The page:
Imagine a town where you can shop for cannabis products, attend marijuana cooking contests and take a bath in marijuana extract-infused water.
That's the idea behind American Green's purchase of an entire small town in the California desert. The company announced on Thursday it had spent US$5 million to buy the private land and businesses in Nipton, a town whose population is estimated at 20, in order to turn it into a marijuana tourism destination.
Nipton, about three hours by car from Los Angeles and an hour from Las Vegas, started its life in 1905 as a gold rush town and a railroad pit stop, and American Green President David Gwyther says he wants to see a new "Green Rush" come to the town.
"The cannabis revolution that's going on here in the U.S. has the power to completely revitalize communities in the same way gold did during the 19th century," he said in a statement.
"This acquisition allows us to channel the myriad interests in cannabis production and consumption for an immediate positive impact to this community's members and to cannabis consumers across the country."
With four U.S. states — including California and Nevada — voting to legalize recreational marijuana in last year's election, more than a fifth of the U.S. population now lives in legal-pot jurisdictions. The drug remains illegal under federal law, but a growing number of companies like American Green are seeking to capitalize on the product and to legitimize it in the public eye.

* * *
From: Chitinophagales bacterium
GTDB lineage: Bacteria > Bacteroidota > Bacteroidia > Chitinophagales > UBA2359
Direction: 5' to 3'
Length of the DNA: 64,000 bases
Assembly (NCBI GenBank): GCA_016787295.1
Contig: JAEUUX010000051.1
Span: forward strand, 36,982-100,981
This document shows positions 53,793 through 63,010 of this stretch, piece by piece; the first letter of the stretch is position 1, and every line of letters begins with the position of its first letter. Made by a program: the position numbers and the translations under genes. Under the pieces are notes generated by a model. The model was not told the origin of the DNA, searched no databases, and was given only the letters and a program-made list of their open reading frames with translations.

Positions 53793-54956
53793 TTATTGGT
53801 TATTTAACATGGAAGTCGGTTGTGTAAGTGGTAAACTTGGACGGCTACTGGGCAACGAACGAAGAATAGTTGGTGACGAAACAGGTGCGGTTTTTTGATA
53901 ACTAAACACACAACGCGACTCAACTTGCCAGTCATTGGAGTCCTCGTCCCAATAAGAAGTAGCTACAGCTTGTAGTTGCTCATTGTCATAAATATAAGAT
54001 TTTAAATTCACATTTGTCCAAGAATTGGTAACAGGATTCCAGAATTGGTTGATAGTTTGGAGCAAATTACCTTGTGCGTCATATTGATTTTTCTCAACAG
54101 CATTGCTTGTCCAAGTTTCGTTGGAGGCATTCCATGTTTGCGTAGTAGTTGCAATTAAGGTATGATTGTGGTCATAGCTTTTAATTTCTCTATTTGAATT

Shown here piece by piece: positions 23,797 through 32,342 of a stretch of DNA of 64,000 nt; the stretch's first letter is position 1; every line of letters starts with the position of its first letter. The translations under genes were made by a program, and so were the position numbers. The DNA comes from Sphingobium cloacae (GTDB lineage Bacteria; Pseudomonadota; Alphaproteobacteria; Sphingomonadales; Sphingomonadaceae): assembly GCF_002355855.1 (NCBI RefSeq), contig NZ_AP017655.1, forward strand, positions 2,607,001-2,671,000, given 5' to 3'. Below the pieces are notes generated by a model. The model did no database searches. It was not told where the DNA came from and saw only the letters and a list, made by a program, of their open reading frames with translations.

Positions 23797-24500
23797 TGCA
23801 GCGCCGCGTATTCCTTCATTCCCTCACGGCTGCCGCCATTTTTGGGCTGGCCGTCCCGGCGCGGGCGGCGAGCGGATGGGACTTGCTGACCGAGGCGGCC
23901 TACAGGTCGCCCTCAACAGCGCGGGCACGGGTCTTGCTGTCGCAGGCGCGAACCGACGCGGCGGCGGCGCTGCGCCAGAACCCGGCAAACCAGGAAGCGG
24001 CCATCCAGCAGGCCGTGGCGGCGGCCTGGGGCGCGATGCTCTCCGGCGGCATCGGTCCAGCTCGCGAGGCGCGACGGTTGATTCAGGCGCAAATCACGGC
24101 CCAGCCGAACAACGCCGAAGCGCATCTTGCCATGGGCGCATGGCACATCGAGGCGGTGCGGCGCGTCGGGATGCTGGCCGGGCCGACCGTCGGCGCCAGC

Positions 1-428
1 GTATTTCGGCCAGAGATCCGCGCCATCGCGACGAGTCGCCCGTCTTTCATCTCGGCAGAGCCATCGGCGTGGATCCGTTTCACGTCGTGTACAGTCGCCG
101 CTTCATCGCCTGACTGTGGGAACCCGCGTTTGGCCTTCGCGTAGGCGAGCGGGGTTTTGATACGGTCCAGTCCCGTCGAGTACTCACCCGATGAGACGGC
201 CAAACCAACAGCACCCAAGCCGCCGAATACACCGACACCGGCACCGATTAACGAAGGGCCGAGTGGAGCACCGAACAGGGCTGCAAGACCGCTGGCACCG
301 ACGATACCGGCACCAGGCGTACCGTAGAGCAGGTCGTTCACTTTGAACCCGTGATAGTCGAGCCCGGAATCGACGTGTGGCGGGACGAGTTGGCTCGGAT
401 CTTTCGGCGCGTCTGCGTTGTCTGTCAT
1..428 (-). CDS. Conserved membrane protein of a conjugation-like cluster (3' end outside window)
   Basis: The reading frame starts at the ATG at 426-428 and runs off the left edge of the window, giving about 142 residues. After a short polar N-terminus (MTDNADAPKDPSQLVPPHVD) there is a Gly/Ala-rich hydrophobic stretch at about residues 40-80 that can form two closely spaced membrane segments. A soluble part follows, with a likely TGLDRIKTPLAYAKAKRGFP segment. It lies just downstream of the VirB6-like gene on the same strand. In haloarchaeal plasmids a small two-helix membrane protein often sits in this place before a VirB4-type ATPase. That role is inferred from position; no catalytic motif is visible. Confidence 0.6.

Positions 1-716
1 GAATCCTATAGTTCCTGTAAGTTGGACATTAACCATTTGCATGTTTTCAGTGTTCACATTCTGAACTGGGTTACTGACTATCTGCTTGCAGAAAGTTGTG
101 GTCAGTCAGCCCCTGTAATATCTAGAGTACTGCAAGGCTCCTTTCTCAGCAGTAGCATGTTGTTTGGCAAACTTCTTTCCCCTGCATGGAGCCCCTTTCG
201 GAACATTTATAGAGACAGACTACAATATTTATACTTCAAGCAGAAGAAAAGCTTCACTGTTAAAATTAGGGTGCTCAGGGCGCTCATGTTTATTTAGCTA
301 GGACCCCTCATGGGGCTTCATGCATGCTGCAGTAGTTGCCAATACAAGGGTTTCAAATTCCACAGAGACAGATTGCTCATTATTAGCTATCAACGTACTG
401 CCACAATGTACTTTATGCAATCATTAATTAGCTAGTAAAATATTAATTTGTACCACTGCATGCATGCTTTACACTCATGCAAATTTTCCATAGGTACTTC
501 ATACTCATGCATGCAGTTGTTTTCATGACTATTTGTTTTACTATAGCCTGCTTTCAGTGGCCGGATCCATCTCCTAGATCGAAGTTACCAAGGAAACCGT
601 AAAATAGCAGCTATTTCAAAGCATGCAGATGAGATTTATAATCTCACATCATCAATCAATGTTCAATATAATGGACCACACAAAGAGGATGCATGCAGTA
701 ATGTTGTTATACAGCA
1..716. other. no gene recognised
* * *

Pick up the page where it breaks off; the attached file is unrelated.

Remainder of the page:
Arizona-based American Green bought 120 acres of land around the town, including a hotel, general store, a school building and mineral baths, Bloomberg reports. It plans to spend some US$2.5 million over the next 18 months reshaping the town into a cannabis destination.
The town's previous owner, Gerald Freeman, put its land and facilities up for sale in 2016 as he was getting too old to manage it, the Las Vegas Review-Journal reported.
As part of its purchase, American Green bought a solar farm that it plans to use to take the town entirely off the electrical grid.
The idea is to "move Nipton toward becoming a completely energy-independent town, including the development of the town's existing aquifer system for water supply," the company said.
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